With an understanding of these simple facts, a rancher is in a position to consider the problem of supplement feeding in a rational manner.
The overall reason for feeding range supplements is to increase profits. It is a question of balancing cost against increased returns. One rancher may decide to keep cost down and accept lower production, while another makes the opposite decision. Both may be right under different conditions.
One advantage of a conservative feeding policy is that it contributes to the proper use of the range. The most flagrant examples of overuse usually are associated with heavy feeding. A rancher who fails to note a slow change in his range will observe a quicker change in the condition and production of his cattle and take steps to correct it, hopefully by improving grazing practices rather than by going to the feed store.
One major purpose for feeding is to correct nutrient deficiencies in the forage. When done wisely and based on correct information about the composition of the forage and requirements of the animals, such supplemental feeding should be a sound and profitable practice. Some recommendations have been based on mistaken information about the requirements of cattle and a failure to recognize their ability to select plants or parts of plants which supply their needs. As a result, some nutrients have been fed in greater amounts than needed.
Another reason for feeding is to support acceptable condition and production in the cattle when there is not enough forage. Except in unusual circumstances, extensive feeding of this kind can be avoided by estimating the forage crop at the end of the growing season and wintering only as many cattle as the range will carry, with a reasonable allowance for late rains the following summer. Unfortunately, this "reasonable allowance" is sometimes not enough. Then, emergencies arise even on well-managed ranges when the cattle must be fed or removed. Such feeding also may be required when heavy snow is on the ground for a long period. Usually this occurs only at high elevations in New Mexico. Feeding under these conditions is more accurately termed emergency feeding. It can be minimized by careful management.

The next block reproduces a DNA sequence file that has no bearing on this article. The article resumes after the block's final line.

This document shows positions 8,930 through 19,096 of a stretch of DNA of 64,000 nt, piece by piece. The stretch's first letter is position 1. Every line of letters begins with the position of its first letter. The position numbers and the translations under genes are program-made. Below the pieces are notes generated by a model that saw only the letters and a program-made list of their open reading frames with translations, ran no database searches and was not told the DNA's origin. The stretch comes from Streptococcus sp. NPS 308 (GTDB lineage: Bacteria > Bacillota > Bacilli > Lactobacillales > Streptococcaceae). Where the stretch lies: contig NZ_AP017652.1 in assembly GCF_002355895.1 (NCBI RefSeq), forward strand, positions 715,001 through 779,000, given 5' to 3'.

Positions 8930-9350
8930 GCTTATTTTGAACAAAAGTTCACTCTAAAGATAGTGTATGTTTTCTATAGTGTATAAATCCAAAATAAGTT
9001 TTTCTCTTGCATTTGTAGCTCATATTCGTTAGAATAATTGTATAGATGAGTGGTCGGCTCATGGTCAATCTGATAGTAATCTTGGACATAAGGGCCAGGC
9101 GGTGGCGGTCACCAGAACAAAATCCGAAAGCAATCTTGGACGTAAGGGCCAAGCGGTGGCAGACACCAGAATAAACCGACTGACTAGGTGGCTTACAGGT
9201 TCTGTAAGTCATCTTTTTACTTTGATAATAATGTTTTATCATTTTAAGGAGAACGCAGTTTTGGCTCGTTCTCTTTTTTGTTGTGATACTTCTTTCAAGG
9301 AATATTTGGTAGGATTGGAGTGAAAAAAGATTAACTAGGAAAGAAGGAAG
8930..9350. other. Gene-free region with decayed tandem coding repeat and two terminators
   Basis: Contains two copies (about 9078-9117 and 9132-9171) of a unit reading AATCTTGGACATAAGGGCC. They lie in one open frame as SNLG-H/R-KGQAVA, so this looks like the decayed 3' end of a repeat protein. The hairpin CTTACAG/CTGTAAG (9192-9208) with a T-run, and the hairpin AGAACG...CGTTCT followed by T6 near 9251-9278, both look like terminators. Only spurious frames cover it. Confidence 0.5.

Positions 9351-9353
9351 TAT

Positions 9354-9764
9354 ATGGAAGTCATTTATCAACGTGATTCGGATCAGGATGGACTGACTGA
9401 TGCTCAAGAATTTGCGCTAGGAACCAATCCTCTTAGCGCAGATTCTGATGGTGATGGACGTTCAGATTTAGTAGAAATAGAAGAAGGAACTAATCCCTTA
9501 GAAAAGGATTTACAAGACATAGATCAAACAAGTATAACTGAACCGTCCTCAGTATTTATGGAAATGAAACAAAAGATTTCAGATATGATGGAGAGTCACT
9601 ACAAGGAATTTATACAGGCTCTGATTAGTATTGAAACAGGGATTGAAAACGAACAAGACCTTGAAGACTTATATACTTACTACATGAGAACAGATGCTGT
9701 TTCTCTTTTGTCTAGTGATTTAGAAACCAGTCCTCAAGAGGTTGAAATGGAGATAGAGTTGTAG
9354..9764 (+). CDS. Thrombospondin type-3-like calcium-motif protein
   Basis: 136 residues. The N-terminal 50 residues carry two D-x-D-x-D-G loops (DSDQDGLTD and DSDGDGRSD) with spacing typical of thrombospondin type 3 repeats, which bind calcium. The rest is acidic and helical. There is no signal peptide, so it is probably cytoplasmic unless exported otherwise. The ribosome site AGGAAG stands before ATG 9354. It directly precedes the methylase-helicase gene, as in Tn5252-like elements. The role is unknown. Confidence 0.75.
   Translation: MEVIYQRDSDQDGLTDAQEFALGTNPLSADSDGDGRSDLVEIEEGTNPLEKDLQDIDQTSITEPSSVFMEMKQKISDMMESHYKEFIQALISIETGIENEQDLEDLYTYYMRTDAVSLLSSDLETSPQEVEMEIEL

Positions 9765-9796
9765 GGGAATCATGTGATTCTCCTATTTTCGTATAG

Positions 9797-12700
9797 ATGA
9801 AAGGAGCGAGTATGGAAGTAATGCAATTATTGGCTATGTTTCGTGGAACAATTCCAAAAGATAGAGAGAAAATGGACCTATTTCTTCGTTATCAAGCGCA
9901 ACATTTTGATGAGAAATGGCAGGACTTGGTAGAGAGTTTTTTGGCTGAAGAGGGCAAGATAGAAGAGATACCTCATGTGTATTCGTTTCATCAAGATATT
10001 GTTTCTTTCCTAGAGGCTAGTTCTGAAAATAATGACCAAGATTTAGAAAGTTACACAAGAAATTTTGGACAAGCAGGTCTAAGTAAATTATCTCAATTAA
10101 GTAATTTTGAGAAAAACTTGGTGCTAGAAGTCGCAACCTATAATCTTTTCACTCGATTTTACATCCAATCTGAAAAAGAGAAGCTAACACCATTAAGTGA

In addition to these two principal reasons, sometimes, for economic reasons, cattle are fed more than normal development requires. For example, heifers may be fed to obtain sufficient growth to breed as yearlings, or calves may be creep fed to obtain more weight and condition at the time of marketing. In recent years, surplus grain with low prices and relatively high cattle prices have caused such practices to increase.
Ranchers may get information on the need for supplements from their own observation and from research at New Mexico State University.
The simplest and one of the more useful methods of determining the need for supplements is observation of cattle on the range. Poor calf crops, slow growth of young cattle, and poor condition of all animals when an adequate amount of grass is present are strong indications that there are deficiencies which need to be corrected. Abortions, stillbirths, and calves which are weak at birth may be due to infection or plant poisoning. If careful checks fail to reveal either, nutritive deficiency is a likely cause. Excessive bone chewing usually indicates a lack of minerals. These observations point to a need for supplementation but, except for bone chewing, tell little of what nutrient or nutrients are needed. This may be determined by tests on the forage and the animals.
Blood analyses are used to determine a need for phosphorus or carotene (vitamin A). Liver biopsies are used to measure the storage of vitamin A. Creeps or rickets in range cattle is caused by mineral deficiency. White muscle disease in calves and lambs is reported to result from a lack of selenium or vitamin E. Hairless calves are born where feed is low in iodine. Night blindness results from prolonged use of feeds lacking carotene.
Forage analysis is a quick, cheap method of getting definite information on deficiencies of specific nutrients. The reliability of this method depends upon the forage samples being representative of what the cattle are eating. Samples should be taken of all major species at different location s on the range. Preferably, sampling should be done periodically--if not, then at the most critical season.